If You’re Away From Home: Unless you’re an automotive repair expert yourself, the first thing to do is contact a technician who can come examine your vehicle and figure out what the problem is. Take note of any local landmarks you can use to guide them to your location, and provide as much information about the problem as possible – sounds, smells, how it felt while driving, and so on. This may help the technician pinpoint your problem even before they arrive.
Many cases can be resolved on the spot, but about 40% will require being towed to a repair facility. Other fixes may be temporary – just enough help to get you there on your own. In a certain percentage of cases, mechanical breakdowns are immediately followed by a collision. You should be ready to deal with such events.
If You’re At Home: You might be able to take another vehicle and pick up the repair parts yourself if you’re confident in what you’re doing. This is a fairly straightforward process for maintenance items such as replacing windshield wipers, oil changes, and dead batteries, but the majority of us are not trained mechanics who can fix a vehicle on the spot, so it’s better to leave it to the professionals. And if your vehicle is still covered by your manufacturer’s warranty, you may still qualify for complimentary towing and roadside assistance.
Ideally, you would be able to resolve a breakdown yourself in a fast, efficient manner – in fact, some drivers carry common parts for that very reason. Unfortunately, you can’t count on your problems being that easy – and that’s where an Extended Auto Warranty comes in. We’re sure that you have heard of extended car warranties before, but if you’re new to the subject matter, an extended auto warranty is a special type of coverage that does exactly what it sounds like it should, extend your vehicle’s warranty coverage once the original manufacturer’s warranty has expired. And it’s much easier to get a shop to repair your vehicle, and not to mention fit the repairs into your household budge, if you have vehicle protection covering the costs.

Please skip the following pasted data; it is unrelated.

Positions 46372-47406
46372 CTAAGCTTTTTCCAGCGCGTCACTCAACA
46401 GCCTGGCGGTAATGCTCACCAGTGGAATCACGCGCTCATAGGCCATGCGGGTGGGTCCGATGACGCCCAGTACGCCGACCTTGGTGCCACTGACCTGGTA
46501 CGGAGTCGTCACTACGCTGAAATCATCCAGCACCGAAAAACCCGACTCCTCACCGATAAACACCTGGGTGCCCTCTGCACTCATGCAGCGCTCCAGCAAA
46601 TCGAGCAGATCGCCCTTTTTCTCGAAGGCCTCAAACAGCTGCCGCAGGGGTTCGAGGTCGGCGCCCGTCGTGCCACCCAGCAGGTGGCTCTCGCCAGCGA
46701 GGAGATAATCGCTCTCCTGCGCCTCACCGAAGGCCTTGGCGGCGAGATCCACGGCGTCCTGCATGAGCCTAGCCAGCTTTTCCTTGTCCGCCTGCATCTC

A huge benefit to having extended warranty coverage for your car is that you have a trusted group of professionals that have your back any time that your vehicle goes into the repair facility. It is a common notion that most drivers hate taking their car in to be repaired. Obviously these drivers are going to be upset that they are unable to drive their vehicle and are already missing work to deal with the mess of a breakdown, once you factor in the fact that finding a trusted mechanic that will not overcharge you or perform unnecessary repairs to make a buck, you’ll see why vehicle protection is a safe bet.
You may even be able to get a better deal from the mechanic when you have this coverage, as it’s not uncommon to have an expert evaluate the claims and costs of repair, which encourages all repair facilities to keep their prices in check and ensure that you aren’t having work performed that you don’t need done. This means a lower out-of-pocket expense for you, a higher chance of finding a facility that you can trust and use in the future, and a shorter time before you can get back on the road again and back to what you really wanted to be doing really want to be doing.
There are many benefits to extended vehicle protection, and Endurance is the nation’s premier provider. Endurance has been saving drivers thousands on auto repairs for years and can do the same for you. With 24/7 Roadside Assistance, Towing Service, Rental Car, Trip Interruption Benefits, and more, any driver on the road today that doesn’t have Endurance is gambling in a game that had the odds stacked against them. If you would like to know more about Endurance Vehicle Protection and get your free estimate on how little coverage will cost you and how much you can save, give us a call today!
*A Vehicle Service Contract (VSC) is often referred to as an “extended auto warranty”, but is not a car warranty. A VSC does, however, provide repair coverage for your vehicle after the manufacturer’s auto warranty expires. A VSC is a contract between you and a VSC provider or administrator that states what is a covered repair and what is not. Endurance is an administrator of Vehicle Service Contracts and does not sell vehicle warranties.*